As a rule, women are good communicators. Yet many women are told that their communications patterns are holding them back when it comes to workplace success. What’s going on here?
For starters, the above observation is full of generalizations. “All women” aren’t “good” at stuff any more than “all men” are “bad” at stuff. Everyone’s individual strengths and challenges are much more important than any generalized trend, however certain patterns are universal enough to warrant some examination. The pattern I want to take aim at today is one that I used to fall victim to myself, and it’s an example of how a woman’s strengths can become weaknesses through no fault of their own. Thankfully, there are also some pretty simple communication tips that will help you overcome this double-bind if you struggle with this common pattern.
An undervalued strength many women bring to the workplace is their ability to see consequences in the future very clearly. Women are able to predict cause and effect—particularly when it requires understanding human reactions to things—and conduct an intuitive risk assessment very quickly. This means that they’re really good at poking holes in plans and strategies to identify the plan’s weaknesses.
I bet you can see how this strength gets turned into a weakness very quickly:
Susan sits in on Johan’s strategy session. When Johan talks about how customers will love the company’s new communication campaign and satisfaction ratings will go up, Susan points out that communicating differently about something they don’t like won’t necessarily mean they magically start to like it. When the meeting breaks up, Johan complains to a colleague that Susan “is a drag” in meetings and “is uncomfortable taking risks.”
Of course, Susan has a good point. Glossing over fundamental flaws in product or service with a flashy new ad campaign is a strategy most customers will see right through. But Susan made a fundamental communications mistake that made it tough for Johan to hear her wisdom: she was just simply negative.
Like many women, Susan assumed that—like her–others in the room wanted to see the potential downsides to their new strategy and work to mitigate them.
She felt her ability to see the plans weakness was an asset.
She was flummoxed when Johan heard her deeper thinking about the core problem as naysaying.
She didn’t know how to communicate the potential issues in ways that made Johan feel less defensive.
She felt “right” and wanted Johan to see how he was “wrong,” and the dynamic deteriorated from there.
Has this ever happened to you?
Being realistic doesn’t have to mean being negative
The best solution to this challenge would have been for Johan to make the focus of the meeting about poking holes in his plan, or better yet, about exploring the root cause of customer dissatisfaction. However, Susan doesn’t control Johan’s meeting (and even if she did, if this wasn’t the approach he genuinely wanted to take, it would probably backfire anyway.) So Susan had the delicate task of challenging something Johan was not interested in seeing challenged. Here are several communication tips Susan could have deployed to shift the conversation to focus on the potential downsides of Johan’s approach:
Reframe the issue by using positive language to talk about negative reality. This is a core InPower strategy. Instead of saying “A happy ad campaign won’t cover the fact that people still hate our customer service,” it can open people’s minds to new approaches to say, “Customers will probably appreciate an upbeat ad campaign, especially if it highlights the fact that we’ve fixed the fundamental issues they’ve told us they care about most.”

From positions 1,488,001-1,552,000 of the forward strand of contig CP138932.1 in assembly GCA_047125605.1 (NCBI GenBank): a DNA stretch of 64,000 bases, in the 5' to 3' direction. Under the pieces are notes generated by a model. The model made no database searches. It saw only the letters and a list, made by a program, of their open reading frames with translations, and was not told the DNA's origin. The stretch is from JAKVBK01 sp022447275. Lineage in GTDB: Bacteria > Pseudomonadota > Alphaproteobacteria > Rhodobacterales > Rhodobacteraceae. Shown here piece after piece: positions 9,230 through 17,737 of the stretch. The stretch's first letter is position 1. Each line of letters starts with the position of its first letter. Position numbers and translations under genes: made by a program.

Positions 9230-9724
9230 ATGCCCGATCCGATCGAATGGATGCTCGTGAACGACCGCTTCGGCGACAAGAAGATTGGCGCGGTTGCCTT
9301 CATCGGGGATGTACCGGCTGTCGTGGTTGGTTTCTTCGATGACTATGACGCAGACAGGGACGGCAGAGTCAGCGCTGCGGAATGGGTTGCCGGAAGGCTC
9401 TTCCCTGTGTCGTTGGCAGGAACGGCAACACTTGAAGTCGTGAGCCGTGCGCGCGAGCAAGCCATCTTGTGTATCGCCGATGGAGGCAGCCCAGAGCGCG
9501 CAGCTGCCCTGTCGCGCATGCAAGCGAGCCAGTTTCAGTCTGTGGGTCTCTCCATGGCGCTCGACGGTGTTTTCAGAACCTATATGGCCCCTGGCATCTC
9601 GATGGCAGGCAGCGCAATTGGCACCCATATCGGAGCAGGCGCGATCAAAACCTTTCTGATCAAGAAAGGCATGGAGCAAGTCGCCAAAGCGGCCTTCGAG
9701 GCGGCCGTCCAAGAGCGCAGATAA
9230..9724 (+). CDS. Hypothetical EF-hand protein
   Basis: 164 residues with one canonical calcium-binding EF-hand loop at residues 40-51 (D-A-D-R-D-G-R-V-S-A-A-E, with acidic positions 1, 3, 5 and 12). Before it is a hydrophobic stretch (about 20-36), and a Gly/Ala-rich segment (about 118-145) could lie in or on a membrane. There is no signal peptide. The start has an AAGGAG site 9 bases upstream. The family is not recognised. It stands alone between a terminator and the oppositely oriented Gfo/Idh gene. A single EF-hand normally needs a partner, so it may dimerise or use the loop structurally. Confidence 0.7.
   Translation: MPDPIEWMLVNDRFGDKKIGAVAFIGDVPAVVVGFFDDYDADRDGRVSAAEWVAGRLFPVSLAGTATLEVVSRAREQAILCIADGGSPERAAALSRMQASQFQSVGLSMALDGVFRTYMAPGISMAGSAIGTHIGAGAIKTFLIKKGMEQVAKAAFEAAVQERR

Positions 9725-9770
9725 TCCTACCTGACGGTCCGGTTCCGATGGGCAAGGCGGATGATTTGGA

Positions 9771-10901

Identify allies and reinforce them. Women often worry about having their ideas stolen in meetings, but when you’re trying to help people see strategic vulnerabilities you need allies and they need you. Don’t get caught up on who’s right and who’s wrong, or on possessing any particular idea. Listen to others who care about the same issues you do and support their statements. This invites them to support your perspectives as well. You can do this overtly (e.g., using before and after meeting hallway chats) or covertly (e.g., notice who has a similar perspective to you in the discussions). The key is to build off each other’s ideas using the reframing technique above. Alliance strategies make it harder for others to point at you and say you’re the problem.
Use empathy. Many advice books will tell you that men don’t like to be challenged because it threatens their “alpha” status, so you should be deferential. Personally I find this approach annoying and—like many women—I bristle at the idea that I should pander to male egos. However, it’s very authentic for women to use our natural empathy to intuit how uncomfortable it is for Johan (or anyone) to stand up and put his strategy “out there” for others to pick apart. After all, if it was Susan presenting a strategy and Johan poking holes in it with negative comments, she wouldn’t like it much either. Empathy can help us pursue the reframing strategy above with authentic compassion for taking a risk.
In the end, even the above strategies won’t help Susan if she hasn’t let go of her need to be right, her “hatred of office politics,” or “the voice of reason in the room.” So Susan may need to do some detriggering to discharge her own negative emotions around taking a subtler and more polite approach. This is probably a good step for her to take because triggers like this that pop up at work are probably tripping her up in other interpersonal relationships as well.
For women who struggle to gain credibility in the workplace as someone who can take calculated risks, looking at your communications patterns can help you deal with the fact that even when your natural strengths are undervalued, it’s not your fault, but it is your problem.”